Your use of the word “Treason” suggests that in some way you disturbed some element of your colleague’s self-image, making him or her perceive that by admitting the effect of your argument, he or she would be diminished in some way unacceptable. Breaking off communication suggests that they perceived the strength of your argument, but that resulted in a conflict not only because of the self-image problem, but possibly also because of the requirement for the colleague’s truth in completing the homeostatic network of concepts. What else might your colleague believe that you don’t?

Too much speculation, and I imagine the same would be true of my suggestions for

Firstly, what are you perceiving, from what viewpoint when you “find yourself in” a reinforcing feedback loop? Secondly, the situation is different if the initiating positive feedback loop has had no further repercussions or if it has initiated a small or large avalanche or landslide (not something the Netherlands landscape ever has, I presume). The results of avalanches are much harder to clean up than would be the fallen rock that could have started an landslide but did not. In effect, the avalanche stopped only because of reorganization of the terrain (snowpack, perceptual control hierarchy).

Back to my starting point: “Firstly, what are you perceiving, from what viewpoint when you “find yourself in” a reinforcing feedback loop?” If it’s not what you want to perceive, you are controlling whatever it is that you are looking at from some higher level that allows you to perceive the positive feedback as it happens (in retrospect is different). I can’t tell what that is, except that because you talk about it, it must be conscious, and a problem to control.

In my recent thinking, that puts it into the domain of Friston’s Predictive Control, basically “suck it and see” what might work. Are you controlling for maintaining good relations with the colleague? Is your colleague controlling for perceiving him/herself to be better than you? Questions like those come to mind, and I’m sure that you can think of lots more that might suggest different approaches.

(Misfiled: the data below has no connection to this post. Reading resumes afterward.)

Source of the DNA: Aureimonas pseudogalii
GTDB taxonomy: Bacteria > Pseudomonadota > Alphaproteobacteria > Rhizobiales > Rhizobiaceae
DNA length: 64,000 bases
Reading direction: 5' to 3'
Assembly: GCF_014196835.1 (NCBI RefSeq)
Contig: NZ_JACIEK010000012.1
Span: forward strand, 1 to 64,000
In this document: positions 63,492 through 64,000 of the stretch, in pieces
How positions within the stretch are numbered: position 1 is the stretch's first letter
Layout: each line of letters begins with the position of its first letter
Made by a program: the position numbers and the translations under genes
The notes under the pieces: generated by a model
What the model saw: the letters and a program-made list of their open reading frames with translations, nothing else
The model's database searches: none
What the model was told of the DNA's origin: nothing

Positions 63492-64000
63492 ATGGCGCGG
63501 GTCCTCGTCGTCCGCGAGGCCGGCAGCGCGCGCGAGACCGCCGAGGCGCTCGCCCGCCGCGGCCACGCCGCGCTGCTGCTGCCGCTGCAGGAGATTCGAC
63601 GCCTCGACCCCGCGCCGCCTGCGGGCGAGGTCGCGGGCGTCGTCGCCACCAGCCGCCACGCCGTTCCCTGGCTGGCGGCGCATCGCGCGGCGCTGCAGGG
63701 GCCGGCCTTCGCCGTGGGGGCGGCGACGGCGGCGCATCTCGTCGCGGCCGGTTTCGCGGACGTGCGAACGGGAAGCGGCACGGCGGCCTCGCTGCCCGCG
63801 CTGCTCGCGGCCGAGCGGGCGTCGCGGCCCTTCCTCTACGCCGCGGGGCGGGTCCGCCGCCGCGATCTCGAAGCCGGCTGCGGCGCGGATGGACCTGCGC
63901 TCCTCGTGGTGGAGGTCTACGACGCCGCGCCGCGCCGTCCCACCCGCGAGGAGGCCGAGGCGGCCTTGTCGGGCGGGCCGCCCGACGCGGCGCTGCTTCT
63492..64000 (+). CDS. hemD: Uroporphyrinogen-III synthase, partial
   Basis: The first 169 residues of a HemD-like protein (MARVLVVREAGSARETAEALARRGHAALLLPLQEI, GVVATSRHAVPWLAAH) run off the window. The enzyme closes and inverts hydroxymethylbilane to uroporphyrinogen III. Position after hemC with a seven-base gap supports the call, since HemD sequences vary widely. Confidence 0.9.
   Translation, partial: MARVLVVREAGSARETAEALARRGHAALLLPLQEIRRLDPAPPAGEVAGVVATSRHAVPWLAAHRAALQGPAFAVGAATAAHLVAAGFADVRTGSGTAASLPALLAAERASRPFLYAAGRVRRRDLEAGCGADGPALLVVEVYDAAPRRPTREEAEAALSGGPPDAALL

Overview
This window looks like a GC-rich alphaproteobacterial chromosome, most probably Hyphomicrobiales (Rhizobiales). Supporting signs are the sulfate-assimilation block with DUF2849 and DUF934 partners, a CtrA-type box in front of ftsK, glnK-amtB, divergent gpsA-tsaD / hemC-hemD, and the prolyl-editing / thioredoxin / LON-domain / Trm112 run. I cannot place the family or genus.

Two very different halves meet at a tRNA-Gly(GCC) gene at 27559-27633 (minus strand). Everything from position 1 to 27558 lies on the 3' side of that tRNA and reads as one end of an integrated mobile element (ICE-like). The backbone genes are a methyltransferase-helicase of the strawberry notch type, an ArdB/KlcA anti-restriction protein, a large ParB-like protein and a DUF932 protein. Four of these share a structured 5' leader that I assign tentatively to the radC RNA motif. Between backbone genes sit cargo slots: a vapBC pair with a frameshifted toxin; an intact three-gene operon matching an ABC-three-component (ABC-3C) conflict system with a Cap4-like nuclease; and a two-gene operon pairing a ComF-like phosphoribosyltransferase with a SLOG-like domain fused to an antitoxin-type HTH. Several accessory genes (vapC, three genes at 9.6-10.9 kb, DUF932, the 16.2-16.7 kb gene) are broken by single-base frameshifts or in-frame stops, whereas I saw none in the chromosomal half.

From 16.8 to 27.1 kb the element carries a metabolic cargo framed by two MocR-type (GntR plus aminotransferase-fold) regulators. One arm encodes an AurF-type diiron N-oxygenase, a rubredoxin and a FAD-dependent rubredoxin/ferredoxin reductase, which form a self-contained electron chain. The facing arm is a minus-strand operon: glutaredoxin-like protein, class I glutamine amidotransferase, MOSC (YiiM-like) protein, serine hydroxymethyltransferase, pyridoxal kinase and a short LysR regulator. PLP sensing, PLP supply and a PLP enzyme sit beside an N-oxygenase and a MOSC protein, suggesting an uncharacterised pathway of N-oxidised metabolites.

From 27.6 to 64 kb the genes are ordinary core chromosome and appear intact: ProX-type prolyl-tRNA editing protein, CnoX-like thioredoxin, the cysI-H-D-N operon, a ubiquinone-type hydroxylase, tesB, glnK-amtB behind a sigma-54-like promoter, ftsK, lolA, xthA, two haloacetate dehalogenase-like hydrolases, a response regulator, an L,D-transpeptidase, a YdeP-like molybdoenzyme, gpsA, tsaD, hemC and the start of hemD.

Sorry I can’t be more helpful. But I thank you for bringing up something I have not considered in respect of protocols.


Warren, you shared this video and paper with me on the role of gain in bipolar disorder.
Try this at 37 minutes,

From the video: Gain is the error sensitivity. The higher the gain, the more effort you’d put in to reduce the error. If you increase the gain, the goals are met quicker with a tighter fit. This reflects the state of mania, when people are witty and intelligent and fast. The problem is that if you keep on ramping the gain, the system may lose control.

I don’t yet get exactly how the sudden loss of control occurs, from that video. But it may well be we are talking about the same subject?

Do I understand right, that when you increase the gain, you start to control for a very low level of error to exist? Like wanting to be very precise, making no mistakes and putting quite some effort in that. This seems like quite sensible behavior to me: if for example I know I’ve got only one chance of convincing someone, I’d prepare my arguments a lot better and go over my proposal many more times than if I know that this one try won’t matter that much.

Where does the overshoot come from then? Why is upping the gain a problem? Isn’t that the positive (reinforcing) feedback effect? If the manic person tries to increase his manic state, believing that this state of mind solves all his problems, that would mean a positive feedback loop. When he notices that he gets more energy, that’s increased control (he wants energy to increase), which in turn increases energy and positive mood. Right? So the problem is maybe not the gain, but his controlling the increase of positive mood, which leads to a positive feedback loop.

What do you think?

Thanks again for pointing me to chapters in your book. I see that I can’t use your language (protocols) lightly, without mistaking them for something not exactly what you mean. I don’t want to speculate too openly about this particular case, but your ideas surely help me make sense of what happened.